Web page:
I attended a great session last night put on by SMEI – Boston regarding “mobile” as part of marketing and sales planning. The discussion lead to understanding mobile as very useful in solving “pinpoint” problems not only in the B-to-C world, like point-of-sale solutions and health care management, but also in B-to-B world around supply chain management and inventory control. There were lots of great examples from small businesses to large pharmaceuticals and construction applications. My big takeaway, really, there IS an App for that … almost whatever you can imagine. But the formula for success is clear, as stated by Lori Cohen of Mobiquity, “focus on [the] user experience” as part of your mobile strategy. It also goes without saying, solve a specific problem that either drives efficiency or increases productivity, which will lead to driving other business goals such as customer satisfaction, and revenue growth.
Posts Tagged ‘Sales Methodology & Process’
March 7, 2013
Marketing and Sales Going Mobile
December 14, 2012
Get a Jump on 2013 Sales Planning
December is a bear. Not only is everyone immersed in the holidays, but as a sales or marketing executive, you and your team are driving yearend revenue.
And of course, there is next year’s sales strategy to plan, and a kick off meeting to organize.
By this time of year, you probably have a long list of organizational and process changes that you think will increase the effectiveness of your sales team – and drive more revenue. You know what worked well this year and what didn’t.
Some sales executives think that the kick off meeting is the perfect place to introduce change. But did that work last year?
There’s a Better Way
For 2013, why not launch a continuous improvement strategy that initiates at your sales meeting, but goes on throughout the year in a very delineated, effective way?
Your first step in this plan is give me a call. I’m offering a two-hour consultation – at no charge – on how to effectively introduce change into your 2013 sales plan. With a comprehensive exchange of ideas, you and I will review your sales plan, analyze changes in your buyers’ behaviors, and discuss how to expand the role of marketing. I will also introduce opportunities for closing sales faster, and discuss how to manage change throughout 2013 in a way that is most effective.
Here’s what your hands-on, one-on-one consultation for will cover:
- A Sales Plan Review: What strategies, tactics, and activities will you need in 2013 to succeed?
- Changes in Buyer Behavior: What changes are needed to provide the best buying experience for your prospects?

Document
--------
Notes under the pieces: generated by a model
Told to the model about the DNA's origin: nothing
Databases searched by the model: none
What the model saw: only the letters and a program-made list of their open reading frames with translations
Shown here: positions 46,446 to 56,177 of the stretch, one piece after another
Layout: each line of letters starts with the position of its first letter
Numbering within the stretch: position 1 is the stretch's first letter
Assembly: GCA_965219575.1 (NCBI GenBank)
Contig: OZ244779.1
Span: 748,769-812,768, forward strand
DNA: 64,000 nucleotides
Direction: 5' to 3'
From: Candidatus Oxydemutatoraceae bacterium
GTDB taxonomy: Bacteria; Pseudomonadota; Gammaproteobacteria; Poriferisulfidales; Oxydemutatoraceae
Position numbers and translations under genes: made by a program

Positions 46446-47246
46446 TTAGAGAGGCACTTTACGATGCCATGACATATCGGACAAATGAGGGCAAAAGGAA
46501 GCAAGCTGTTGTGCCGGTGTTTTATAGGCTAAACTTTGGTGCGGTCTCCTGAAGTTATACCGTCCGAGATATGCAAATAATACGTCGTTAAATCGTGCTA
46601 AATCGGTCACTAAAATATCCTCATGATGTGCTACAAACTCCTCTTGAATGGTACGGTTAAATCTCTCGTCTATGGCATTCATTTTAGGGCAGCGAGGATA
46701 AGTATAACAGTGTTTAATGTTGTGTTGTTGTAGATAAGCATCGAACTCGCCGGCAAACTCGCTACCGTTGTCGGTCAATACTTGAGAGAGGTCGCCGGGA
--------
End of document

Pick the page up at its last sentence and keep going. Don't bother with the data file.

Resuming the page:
- Sales Stages: What activities are needed to keep moving opportunities to closure?
- Marketing & Sales Connect: What qualifying criteria constitutes a sales lead? Sales Management: How can you motivate your team to execute the plan?
- Change Management: What critical improvements are necessary for a successful execution of your sales plan?
This is normally a service that I would charge $1,250 for, but it’s yours free if you sign up by December 31, and schedule your meeting before March 29, 2013.
The Reserve Your Time button takes you to an easy scheduling service – you can see the times I’m available and can pick the one most convenient for you.
I want you to have a successful 2013, so let’s start it off right. Call me today and schedule your consultation. It may just be one of your best investments for 2013!
August 4, 2012
Managing Selling Activities Versus Revenue Results
I recently read “Cracking the Sales Management Code: The Secrets to Measuring and Managing Sales Performance” by Jason Jordan and Michelle Vazzana. The authors present a central premise that is so obvious but it’s one I see routinely ignored in sales management: You can’t manage to revenue results. Or, as one of the selling programs I use says, “Relying on revenue results to learn about sales problems helps you discover that you are too late to fix them.”
I believe sales leaders are conditioned this way because they are managed to revenue results. And that’s the way they then in turn manage down. A good example is when a sales manager pressures his or her staff people into committing to a public revenue number during monthly or quarterly sales meetings. The reality is, if sales cycles are four months or more, those results are already pretty much determined. So what’s the point?
In fact, most sales are won or lost in the first one or two calls, right at the very beginning of the sales cycle. So, shouldn’t management focus its efforts on making sure sales people are doing the right things early in the sales cycle? This is where sales people can best position themselves, your offerings, and your company with buyers in your target markets. Isn’t that what really should be shared with the rest of the sales team – the activities that lead to results?
Unfortunately, I think it’s easier to manage to results than dig down and understand any real correlation between activities and revenue results. I know firsthand working with clients that the myriad of pipeline reports, forecasts, and dashboards just adds to the frustration of identifying what’s really important to focus on for improved performance.
The authors of the book do a very good job of bringing order to the sometimes chaotic world of sales and business performance measurement. But more important is their straightforward framework for connecting sales activities to objectives and then to business results. The concept seems simple. The difficulty is the execution when you are under the gun to produce results. I recommend you read the book and think about what you can do in your own environment to bring focus to those activities that you can better manage to achieve breakthrough results.